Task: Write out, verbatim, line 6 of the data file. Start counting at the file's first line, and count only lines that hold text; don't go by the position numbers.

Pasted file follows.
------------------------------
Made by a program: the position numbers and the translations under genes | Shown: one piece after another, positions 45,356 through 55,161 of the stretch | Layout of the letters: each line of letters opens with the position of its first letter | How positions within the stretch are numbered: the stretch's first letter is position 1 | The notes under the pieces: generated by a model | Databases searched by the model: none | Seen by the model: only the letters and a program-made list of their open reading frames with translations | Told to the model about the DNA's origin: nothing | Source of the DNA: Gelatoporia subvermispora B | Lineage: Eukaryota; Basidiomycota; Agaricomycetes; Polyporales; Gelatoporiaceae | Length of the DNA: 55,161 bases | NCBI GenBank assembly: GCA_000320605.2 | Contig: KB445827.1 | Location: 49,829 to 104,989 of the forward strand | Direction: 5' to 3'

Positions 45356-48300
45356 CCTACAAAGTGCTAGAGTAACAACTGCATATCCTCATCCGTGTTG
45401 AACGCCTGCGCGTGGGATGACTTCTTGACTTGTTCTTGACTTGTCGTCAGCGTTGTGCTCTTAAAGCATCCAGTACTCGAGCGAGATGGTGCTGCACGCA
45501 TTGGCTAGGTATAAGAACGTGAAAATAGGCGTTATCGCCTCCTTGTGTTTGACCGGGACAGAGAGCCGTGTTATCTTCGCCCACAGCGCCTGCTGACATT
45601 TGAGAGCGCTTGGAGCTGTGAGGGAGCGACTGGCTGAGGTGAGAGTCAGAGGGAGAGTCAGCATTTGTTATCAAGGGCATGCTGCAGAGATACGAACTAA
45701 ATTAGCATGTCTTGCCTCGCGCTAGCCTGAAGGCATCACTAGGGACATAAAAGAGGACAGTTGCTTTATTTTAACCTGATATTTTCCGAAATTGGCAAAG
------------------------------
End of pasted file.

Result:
45601 TGAGAGCGCTTGGAGCTGTGAGGGAGCGACTGGCTGAGGTGAGAGTCAGAGGGAGAGTCAGCATTTGTTATCAAGGGCATGCTGCAGAGATACGAACTAA